What 2 things are needed for the LES to function properly?
1) Inner circular esophageal muscle layer 2) Loop of diaphragm around esophagus
Why does the LES not work well when there is a Hiatal Hernia?
Because part of its function depends upon the diaphragm circling around it
What vein drains the foregut, midgut and hindgut?
The portal vein
Cirrhosis causes portal hypertension, what is the significance of this condition?
Blood can’t get through the liver effectively, so it shunts it through the Azygous and Hemiazygous veins in order to get it back to the heart. Blood also backs up into other structures like the esophageal veins, this causes esophageal varices.
The Vagus nerve has been surgically cut (ligated) in the past before it’s function was fully understood. Why did we do this?
The Vagus nerve releases Ach in the stomach, and the stomach in turn produces HCl. If someone had ulcers that could not be treated in any other way, the nerve would be cut… stopping the release of Ach and thus stopping acid production.
Why do esophageal cancers metastasize so quickly?
What cell type normally lines the esophagus?
Stratified Squamous epithelium
Why are most esophageal cancers NOT squamous cell carcinoma?
Intestinal metaplasia occurring in invading columnar epithelium from the stomach causes Barrett’s esophagus and thus adenocarcinoma.
How can having a hiatial hernia ultimately lead to cancer?
Acid reflux leads to intestinal metaplasia (influx of columnar epithelium from the stomach)
What are the tissue layers of the GI tract? Name them from inner to outer.
From inner to outer:
Mucosa (stratified squamous epithelium, lamina propria, muscularis mucosa)
Serosa or adventitia (except esophagus)
What structure causes the plica circulares to form?
What layer of GI tissue houses the glands?
What is the blood supply to the foregut?
What is the blood supply to the midgut?
Superior mesenteric a.
What is the blood supply to the hindgut?
Inferior mesenteric a.
What defines the boundaries of the gut?
The blood supply
Which Vagus nerve can be seen on the anterior surface of the stomach?
Clockwise rotation makes the left branch of the Vagus anterior
Which divisions of the gut have both dorsal and ventral mesogastrium?
Note that the foregut is the only place where the structures are tethered both dorsal and ventral by their respective mesogastrium
Why is the greater omentum important?
Walls off inflammatory processes in the abdomen
What artery comes off the aorta cephalad (towards the head or anterior) to the pancreas?
Which artery comes off caudad to the body of the pancreas, but cephalad to the insula?
Why is the antrum of the stomach sometimes removed, and where is it located?
Inferior portion of stomach leading to pyloric valve. Intractable peptic ulcer disease
Where is the pylorus and what does it do?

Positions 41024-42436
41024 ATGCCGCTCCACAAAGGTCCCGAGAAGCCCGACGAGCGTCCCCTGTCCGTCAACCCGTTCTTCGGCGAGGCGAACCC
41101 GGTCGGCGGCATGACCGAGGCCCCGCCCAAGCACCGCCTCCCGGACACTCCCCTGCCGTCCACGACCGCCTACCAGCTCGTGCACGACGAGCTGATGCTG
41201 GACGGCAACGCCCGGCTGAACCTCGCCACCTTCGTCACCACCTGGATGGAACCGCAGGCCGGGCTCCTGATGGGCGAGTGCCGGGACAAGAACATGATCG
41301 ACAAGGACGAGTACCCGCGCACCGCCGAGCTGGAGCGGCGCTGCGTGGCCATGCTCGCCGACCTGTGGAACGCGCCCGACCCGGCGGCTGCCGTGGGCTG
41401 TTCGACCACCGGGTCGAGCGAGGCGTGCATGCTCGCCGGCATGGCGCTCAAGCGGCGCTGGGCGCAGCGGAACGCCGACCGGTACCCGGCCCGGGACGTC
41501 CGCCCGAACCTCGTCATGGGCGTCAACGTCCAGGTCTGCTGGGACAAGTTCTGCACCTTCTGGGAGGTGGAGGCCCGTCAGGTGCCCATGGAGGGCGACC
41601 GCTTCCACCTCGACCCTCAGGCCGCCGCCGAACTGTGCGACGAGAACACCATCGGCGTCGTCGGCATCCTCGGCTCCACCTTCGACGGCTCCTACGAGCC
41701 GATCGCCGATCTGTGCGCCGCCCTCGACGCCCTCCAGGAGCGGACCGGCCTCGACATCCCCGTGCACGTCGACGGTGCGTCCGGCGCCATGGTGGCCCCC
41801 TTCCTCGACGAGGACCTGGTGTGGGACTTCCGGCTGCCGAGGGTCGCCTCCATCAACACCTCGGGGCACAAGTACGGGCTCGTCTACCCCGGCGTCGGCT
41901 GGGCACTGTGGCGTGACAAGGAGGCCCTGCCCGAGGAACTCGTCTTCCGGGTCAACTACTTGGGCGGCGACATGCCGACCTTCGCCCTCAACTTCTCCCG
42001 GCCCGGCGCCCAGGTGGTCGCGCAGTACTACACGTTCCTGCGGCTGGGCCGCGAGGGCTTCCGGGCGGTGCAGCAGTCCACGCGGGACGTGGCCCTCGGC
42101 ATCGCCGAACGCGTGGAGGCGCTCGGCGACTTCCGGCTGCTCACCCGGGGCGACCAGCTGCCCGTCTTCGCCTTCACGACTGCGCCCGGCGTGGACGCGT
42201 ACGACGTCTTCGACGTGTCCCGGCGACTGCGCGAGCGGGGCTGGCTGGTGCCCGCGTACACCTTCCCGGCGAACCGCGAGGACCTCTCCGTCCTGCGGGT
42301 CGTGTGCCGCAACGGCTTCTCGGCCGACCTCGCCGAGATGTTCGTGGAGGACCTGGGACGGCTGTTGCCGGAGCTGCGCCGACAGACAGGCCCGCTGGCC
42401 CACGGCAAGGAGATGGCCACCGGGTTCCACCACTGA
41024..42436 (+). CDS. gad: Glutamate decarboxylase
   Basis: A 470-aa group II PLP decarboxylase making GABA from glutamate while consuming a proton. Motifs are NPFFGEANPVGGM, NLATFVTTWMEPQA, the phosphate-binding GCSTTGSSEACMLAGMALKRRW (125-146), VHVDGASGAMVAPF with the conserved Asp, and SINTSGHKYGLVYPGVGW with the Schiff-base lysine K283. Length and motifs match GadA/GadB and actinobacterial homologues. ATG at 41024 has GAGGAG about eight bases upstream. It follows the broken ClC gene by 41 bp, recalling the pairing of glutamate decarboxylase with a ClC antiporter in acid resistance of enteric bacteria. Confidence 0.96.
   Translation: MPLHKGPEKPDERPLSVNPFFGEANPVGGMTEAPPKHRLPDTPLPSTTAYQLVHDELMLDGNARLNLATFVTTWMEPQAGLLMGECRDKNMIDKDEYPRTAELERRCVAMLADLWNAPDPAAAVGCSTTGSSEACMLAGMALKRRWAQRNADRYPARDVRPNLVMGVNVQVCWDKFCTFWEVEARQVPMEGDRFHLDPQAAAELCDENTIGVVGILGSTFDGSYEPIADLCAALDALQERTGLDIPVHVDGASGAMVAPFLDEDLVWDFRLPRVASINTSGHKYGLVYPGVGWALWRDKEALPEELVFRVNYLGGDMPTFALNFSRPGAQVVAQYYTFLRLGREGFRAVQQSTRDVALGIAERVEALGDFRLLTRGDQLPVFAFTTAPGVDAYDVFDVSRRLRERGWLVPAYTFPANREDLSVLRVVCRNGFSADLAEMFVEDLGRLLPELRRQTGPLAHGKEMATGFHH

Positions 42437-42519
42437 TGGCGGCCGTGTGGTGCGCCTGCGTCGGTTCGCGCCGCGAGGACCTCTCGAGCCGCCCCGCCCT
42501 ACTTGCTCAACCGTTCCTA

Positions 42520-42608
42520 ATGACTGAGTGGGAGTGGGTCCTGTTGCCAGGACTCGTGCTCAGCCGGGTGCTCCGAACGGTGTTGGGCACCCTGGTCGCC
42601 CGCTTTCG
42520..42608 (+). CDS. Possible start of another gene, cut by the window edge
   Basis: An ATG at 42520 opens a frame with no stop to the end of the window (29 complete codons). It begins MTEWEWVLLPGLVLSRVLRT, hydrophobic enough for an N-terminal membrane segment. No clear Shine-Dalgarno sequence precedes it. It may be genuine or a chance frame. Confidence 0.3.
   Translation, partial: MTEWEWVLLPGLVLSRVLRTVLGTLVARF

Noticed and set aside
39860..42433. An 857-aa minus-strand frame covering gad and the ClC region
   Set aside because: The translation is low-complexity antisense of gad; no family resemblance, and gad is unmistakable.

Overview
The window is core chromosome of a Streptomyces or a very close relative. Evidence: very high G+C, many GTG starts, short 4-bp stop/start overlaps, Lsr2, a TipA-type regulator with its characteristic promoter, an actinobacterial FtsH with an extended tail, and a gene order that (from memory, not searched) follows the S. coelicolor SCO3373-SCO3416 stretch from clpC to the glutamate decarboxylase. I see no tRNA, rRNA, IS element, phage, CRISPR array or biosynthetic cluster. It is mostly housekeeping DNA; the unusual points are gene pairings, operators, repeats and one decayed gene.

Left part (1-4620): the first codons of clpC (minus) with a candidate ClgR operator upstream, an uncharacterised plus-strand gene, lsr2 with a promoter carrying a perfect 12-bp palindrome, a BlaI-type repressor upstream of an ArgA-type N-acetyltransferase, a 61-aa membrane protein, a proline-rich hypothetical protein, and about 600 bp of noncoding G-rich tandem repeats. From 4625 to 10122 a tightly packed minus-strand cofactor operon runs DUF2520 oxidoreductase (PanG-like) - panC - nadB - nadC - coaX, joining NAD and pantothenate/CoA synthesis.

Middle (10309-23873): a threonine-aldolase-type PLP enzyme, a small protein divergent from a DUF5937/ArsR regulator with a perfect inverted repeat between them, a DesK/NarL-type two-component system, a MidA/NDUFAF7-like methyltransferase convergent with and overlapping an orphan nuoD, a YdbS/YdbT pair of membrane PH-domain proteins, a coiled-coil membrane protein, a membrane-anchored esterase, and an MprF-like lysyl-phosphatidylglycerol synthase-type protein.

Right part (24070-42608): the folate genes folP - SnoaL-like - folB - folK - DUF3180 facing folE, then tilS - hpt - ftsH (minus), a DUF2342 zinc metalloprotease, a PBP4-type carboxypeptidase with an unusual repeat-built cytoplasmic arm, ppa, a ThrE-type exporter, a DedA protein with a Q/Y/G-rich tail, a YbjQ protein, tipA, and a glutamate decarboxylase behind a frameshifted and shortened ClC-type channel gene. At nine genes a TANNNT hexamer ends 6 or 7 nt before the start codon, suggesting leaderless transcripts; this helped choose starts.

Valve separating the stomach from the duodenum. Regulates the rate of entry of chyme into the sm. intestine
Describe the greater and lesser curvatures, the direction the muscle layers travel, and the folds that increase surface area in the stomach.
Why does the stomach have 3 muscle layers, not two, like the rest of the GI?
Helps churn food
What do flattened rugae indicate?
If the rugae, folds, are flattened, it may indicate stomach inflammation (gastritis)
Why do babies with pyloric stenosis have non-bilious vomiting?
Bile is released by the common bile duct in the duodenum, so the bile cannot get backwashed into the stomach as the enlarged pyloris prevents this.
What is the classic metabolic disturbance in pyloric stenosis and why?
Blood tests will reveal hypokalemic, hypochloremic metabolic alkalosis from the loss of gasric acid (which contains hydrocholic acid and potassium) via persistent vomiting.
If you find an ulcer at location V, what location is this and what is associated with causing it?
Type V are located in the body of the stomach. Type V occur with NSAID use.
Type I-IV ulcers are found where? What causes them?
Type I,II inferior to LES. Type II also duodenum. . Type III Superior to pyloris, along lesser curvature. Type IV in fundus. 75% on lesser curvature. Most have normal acid but abnormal mucosal defense. Type A blood associated with Type I ulcers, Type O blood associated with all others.
Where is iron absorbed?
In the duodenum
Where does the foregut end?
The foregut ends after the first portion of the duodenum, a location when the bile and pancreatic ductsdrain into the duodenum.
Why do anterior duodenal ulcers perforate and posterior duodenal ulcers bleed?
The peritoneal or abdominal cavity is located anterior to the duodenum. Therefore, if an anterior ulcer grows deep enough, it will perforate; whereas if a posterior ulcer grows deep enough, it will perforate the gastroduodenal artery and bleed. The largest arterial supply generally comes from the posterior surface of a hollow viscus (intestines and stomach).
When does pancreatic cancer occur in most people and what are its symptoms?
In their 50s and 60s. Pain radiating to the spine.
Why are pancreatic tumors inoperable?
The tumor has encased the SMA and SMV